S148 Upper Air Support for the Hazardous Weather Testbed Spring Experiment

Sunday, 6 January 2013
Exhibit Hall 3 (Austin Convention Center)
Mark David Benoit, Texas A&M University, College Station, TX; and K. Brewer, J. Rivas, R. C. Sodowsky, C. J. Webb, and D. T. Conlee
Manuscript (39.1 kB)

Handout (4.7 MB)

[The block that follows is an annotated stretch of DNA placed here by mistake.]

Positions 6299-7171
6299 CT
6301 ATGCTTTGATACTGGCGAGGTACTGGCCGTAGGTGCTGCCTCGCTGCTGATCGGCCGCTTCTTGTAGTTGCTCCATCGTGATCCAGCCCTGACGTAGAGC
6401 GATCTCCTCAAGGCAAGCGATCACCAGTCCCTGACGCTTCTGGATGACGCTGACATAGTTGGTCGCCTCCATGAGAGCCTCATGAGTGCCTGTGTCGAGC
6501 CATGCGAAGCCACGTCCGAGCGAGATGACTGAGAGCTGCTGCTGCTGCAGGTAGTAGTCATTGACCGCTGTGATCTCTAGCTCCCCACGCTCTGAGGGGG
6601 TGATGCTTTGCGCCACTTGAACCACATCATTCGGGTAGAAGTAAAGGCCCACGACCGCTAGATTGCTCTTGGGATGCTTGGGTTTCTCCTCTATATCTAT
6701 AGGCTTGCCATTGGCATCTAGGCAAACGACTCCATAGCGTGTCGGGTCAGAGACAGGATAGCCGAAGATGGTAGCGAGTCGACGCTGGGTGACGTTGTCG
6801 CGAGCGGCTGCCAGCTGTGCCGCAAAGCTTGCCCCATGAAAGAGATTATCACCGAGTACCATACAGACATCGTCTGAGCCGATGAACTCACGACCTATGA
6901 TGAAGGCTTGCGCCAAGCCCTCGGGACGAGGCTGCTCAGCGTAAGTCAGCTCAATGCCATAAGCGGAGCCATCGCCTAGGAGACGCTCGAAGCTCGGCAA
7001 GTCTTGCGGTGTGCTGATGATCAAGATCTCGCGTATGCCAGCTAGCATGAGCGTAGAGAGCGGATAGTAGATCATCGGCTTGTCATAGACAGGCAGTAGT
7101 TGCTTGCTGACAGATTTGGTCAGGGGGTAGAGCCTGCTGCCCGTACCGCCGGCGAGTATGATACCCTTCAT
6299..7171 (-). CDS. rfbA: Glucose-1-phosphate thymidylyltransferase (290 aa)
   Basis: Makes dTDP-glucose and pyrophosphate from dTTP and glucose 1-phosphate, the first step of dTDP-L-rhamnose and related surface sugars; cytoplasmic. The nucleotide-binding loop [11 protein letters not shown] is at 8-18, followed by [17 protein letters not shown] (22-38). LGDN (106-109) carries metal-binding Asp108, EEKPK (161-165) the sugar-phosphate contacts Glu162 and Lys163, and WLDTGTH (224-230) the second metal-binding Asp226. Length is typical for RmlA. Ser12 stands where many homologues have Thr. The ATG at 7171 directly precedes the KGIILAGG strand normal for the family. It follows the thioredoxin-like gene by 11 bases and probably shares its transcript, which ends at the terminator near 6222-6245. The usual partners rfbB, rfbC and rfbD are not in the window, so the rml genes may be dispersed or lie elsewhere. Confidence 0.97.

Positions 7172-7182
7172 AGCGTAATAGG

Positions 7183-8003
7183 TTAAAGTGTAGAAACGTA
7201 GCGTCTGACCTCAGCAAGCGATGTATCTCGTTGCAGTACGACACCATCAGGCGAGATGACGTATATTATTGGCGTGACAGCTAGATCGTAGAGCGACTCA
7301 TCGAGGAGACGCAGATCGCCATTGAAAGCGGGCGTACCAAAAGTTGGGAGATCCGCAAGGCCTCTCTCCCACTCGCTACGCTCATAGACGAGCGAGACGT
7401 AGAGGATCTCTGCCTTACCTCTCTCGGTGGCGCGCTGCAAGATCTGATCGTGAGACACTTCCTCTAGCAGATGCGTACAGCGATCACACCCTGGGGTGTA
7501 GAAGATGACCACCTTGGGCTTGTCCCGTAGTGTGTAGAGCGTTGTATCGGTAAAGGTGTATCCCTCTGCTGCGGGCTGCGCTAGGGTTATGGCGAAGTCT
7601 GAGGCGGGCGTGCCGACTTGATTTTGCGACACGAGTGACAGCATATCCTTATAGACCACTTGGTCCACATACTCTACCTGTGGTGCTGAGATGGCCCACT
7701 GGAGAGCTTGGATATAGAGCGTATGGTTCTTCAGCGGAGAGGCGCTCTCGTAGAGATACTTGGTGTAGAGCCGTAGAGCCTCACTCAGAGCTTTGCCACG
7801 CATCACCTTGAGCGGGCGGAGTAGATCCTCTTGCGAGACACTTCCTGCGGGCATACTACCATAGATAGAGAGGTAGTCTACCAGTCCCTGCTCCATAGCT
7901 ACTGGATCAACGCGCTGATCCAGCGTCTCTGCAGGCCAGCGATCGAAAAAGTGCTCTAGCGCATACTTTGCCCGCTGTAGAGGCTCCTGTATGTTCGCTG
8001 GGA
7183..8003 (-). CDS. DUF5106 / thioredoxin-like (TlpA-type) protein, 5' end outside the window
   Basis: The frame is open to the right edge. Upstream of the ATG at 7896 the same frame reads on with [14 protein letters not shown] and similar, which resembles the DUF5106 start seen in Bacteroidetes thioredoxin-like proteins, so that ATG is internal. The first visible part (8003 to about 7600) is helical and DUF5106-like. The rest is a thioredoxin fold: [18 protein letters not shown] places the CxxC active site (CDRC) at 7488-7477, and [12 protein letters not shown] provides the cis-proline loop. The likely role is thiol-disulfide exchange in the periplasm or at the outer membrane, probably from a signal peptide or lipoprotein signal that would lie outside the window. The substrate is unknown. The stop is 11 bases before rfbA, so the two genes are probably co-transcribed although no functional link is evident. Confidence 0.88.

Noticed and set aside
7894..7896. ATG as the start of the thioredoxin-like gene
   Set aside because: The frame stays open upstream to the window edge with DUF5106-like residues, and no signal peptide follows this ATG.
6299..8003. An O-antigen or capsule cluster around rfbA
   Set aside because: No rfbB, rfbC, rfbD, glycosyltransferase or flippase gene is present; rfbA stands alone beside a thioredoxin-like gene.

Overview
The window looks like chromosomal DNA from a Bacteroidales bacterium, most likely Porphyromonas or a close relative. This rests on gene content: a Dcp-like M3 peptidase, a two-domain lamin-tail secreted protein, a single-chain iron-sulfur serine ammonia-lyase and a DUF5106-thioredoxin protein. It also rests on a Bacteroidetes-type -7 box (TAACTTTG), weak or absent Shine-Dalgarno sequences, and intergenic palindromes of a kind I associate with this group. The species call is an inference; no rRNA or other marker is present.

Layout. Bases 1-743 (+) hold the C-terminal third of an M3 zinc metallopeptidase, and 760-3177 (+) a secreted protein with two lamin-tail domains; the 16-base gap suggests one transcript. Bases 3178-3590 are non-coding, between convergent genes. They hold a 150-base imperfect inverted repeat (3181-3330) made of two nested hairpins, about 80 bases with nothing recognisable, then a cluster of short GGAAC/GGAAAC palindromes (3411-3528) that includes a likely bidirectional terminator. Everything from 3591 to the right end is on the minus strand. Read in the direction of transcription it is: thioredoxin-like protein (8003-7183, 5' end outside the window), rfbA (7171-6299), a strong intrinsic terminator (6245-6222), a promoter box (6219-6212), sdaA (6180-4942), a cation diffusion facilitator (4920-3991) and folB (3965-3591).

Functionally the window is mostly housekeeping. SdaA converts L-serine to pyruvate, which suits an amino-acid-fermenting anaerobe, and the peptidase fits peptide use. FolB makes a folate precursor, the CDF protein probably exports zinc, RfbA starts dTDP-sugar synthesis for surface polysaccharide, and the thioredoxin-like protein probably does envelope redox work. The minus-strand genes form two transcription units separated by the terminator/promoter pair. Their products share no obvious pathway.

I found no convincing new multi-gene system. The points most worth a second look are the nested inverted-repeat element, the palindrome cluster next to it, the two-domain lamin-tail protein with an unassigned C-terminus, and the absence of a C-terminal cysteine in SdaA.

Every year, the National Severe Storms Laboratory (NSSL) investigates the prediction of hazardous convective weather in the Hazardous Weather Testbed Spring Experiment. In 2012, NSSL invited Texas A&M Meteorology students to aid in upper air radiosonde launches. The data collected was used to evaluate boundary layer evolution as well as intercomparison studies for Vaisala RS-92, Vaisala RS-80, and iMet radiosondes. A typical day's itinerary consisted of three launches at 1500Z, 1800Z, and 2100Z respectively. When conditions were favorable, theodolites were used to track the balloon in order to obtain additional wind measurements. The A&M team provided mobile launches to study convective initiation in desired locations. In Concordia, Kansas, our team made four rapid-succession launches preceding an approaching cold front. On a different day, near Altus, Oklahoma, two balloons were launched in order to obtain data as a dry line approached. Data collected, including instrument comparisons, will be presented, along with lessons learned from field experiences.
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